Art collector Jordan Schnitzer bought his first painting as a teenager. Since then, he’s amassed one of the largest private collections in the country: 9000 prints by contemporary artists.
Schnitzer had been collecting for years when a museum asked to borrow a small part of his collection for an exhibition, “and it was so exciting to see the works up in their space and to see how the curator had arranged the work,” he remembers. “And I thought this doesn’t get an better. But it did. And that’s when people came in, and they started oohing and aahing and smiling and frowning and all those things we all do when we look at art. And I thought, my gosh, as much passion as I have for the art, sharing it brought me even greater joy.”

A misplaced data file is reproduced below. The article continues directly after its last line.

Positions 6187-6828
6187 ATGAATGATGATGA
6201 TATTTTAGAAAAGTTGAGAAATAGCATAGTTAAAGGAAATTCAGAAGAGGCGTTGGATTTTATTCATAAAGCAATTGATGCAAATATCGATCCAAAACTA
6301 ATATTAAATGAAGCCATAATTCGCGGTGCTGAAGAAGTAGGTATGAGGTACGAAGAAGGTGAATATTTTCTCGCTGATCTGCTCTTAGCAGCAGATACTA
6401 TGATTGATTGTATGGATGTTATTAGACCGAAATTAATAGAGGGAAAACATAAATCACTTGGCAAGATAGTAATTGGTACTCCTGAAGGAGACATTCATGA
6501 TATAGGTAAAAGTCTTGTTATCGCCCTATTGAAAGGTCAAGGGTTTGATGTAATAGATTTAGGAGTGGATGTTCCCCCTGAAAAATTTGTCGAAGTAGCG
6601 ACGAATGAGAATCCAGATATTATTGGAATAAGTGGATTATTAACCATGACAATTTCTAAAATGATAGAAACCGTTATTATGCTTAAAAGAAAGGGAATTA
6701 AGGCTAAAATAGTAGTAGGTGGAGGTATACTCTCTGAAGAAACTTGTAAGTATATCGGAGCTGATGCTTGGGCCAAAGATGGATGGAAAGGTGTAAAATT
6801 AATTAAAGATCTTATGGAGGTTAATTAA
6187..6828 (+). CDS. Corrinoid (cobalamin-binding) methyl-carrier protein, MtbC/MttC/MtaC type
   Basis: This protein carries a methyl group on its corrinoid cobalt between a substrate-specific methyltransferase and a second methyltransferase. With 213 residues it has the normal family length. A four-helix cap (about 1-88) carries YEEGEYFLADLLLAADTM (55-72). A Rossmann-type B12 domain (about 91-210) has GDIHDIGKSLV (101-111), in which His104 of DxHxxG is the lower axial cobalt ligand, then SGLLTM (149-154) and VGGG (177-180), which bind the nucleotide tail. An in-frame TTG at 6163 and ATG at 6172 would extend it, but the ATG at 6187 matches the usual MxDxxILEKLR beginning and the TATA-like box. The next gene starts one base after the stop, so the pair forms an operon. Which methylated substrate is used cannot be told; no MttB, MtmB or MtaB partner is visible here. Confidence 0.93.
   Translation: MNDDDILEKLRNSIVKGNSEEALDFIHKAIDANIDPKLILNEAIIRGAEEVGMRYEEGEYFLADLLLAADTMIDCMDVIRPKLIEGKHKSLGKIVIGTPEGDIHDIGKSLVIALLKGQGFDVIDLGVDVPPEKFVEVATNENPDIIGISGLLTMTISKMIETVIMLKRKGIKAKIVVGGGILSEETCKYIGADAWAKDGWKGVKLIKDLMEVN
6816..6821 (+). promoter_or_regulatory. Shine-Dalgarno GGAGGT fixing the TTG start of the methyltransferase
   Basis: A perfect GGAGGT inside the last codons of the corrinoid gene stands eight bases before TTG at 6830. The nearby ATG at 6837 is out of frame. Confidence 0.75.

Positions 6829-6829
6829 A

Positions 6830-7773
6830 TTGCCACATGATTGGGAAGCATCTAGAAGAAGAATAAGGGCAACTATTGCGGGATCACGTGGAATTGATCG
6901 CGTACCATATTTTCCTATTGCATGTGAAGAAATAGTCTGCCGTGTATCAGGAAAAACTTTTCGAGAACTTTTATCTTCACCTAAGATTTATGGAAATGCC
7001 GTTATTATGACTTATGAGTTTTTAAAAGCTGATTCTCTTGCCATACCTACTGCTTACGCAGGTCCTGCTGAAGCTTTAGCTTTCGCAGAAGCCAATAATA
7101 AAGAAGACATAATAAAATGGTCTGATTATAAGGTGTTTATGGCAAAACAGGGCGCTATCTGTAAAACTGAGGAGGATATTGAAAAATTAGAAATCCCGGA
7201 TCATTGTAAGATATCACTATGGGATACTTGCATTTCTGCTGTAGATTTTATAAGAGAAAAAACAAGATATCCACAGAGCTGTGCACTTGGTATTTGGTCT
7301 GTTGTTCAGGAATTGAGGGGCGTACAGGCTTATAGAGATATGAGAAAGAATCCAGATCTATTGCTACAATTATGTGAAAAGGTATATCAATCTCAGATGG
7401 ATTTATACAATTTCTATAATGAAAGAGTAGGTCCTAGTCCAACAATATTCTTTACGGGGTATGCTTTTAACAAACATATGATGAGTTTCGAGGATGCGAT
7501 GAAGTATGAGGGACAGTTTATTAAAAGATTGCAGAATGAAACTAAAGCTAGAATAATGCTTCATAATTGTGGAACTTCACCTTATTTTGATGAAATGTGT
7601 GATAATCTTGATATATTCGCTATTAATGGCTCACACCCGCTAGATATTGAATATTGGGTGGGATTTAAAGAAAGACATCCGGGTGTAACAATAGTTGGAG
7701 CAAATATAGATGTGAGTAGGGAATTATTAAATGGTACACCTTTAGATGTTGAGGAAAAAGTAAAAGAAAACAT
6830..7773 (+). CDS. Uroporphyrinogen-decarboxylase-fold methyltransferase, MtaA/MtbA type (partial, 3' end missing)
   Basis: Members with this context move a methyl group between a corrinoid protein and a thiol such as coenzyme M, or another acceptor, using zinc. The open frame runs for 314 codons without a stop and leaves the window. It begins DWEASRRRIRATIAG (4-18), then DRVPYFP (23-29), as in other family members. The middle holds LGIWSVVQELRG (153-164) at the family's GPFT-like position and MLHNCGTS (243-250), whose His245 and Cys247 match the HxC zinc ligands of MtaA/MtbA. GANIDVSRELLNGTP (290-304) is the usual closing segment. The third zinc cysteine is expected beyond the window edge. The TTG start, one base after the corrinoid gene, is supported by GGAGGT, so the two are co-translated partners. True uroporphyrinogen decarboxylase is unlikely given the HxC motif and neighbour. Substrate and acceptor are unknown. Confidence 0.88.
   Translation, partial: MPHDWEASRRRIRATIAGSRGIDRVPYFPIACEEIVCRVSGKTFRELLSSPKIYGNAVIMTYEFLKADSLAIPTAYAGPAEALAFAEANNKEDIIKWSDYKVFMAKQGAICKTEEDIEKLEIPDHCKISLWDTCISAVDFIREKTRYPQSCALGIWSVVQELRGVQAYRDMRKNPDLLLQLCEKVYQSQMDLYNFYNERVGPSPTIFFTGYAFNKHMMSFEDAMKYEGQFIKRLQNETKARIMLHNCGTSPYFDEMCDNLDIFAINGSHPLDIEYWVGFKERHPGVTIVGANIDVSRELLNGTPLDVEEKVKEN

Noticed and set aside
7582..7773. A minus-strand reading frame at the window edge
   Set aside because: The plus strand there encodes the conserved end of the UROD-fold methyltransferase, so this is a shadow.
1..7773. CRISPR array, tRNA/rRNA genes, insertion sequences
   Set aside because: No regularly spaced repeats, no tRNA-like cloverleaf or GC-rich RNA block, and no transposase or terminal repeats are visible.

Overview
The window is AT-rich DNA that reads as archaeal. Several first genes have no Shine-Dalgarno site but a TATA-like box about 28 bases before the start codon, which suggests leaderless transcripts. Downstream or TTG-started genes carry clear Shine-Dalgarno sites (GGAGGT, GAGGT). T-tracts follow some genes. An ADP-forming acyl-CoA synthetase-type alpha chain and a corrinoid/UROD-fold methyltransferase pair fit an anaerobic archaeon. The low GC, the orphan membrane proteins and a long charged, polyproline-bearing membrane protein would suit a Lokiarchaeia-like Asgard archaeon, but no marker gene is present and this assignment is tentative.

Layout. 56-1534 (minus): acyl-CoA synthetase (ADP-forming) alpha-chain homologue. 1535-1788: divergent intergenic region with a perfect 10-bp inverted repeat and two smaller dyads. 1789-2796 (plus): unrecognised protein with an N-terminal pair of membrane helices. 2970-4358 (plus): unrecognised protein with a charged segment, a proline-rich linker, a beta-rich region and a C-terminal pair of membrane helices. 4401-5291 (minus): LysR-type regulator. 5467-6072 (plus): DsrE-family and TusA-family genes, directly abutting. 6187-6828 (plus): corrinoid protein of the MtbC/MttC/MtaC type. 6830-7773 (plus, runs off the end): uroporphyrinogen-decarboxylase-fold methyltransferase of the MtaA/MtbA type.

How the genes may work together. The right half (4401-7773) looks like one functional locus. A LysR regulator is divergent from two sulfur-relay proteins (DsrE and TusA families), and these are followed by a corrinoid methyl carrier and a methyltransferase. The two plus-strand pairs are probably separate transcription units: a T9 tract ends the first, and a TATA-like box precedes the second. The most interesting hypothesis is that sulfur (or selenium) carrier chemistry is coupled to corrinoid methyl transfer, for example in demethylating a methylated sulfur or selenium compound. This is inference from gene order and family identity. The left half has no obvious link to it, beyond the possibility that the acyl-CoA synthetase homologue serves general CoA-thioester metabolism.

That’s when Schnitzer reimagined his art collection as a lending library. So far, 100 exhibitions have been displayed at 75 museums, including a provocative exhibition by artist Kara Walker. Emancipating the Past: Kara Walker’s Tales of Slavery and Power is on view through May 14 at the University of Wyoming Art Museum. As Schnitzer tells Wyoming Public Radio’s Micah Schweizer, he discovered Kara Walker’s art at a gallery in his hometown of Portland.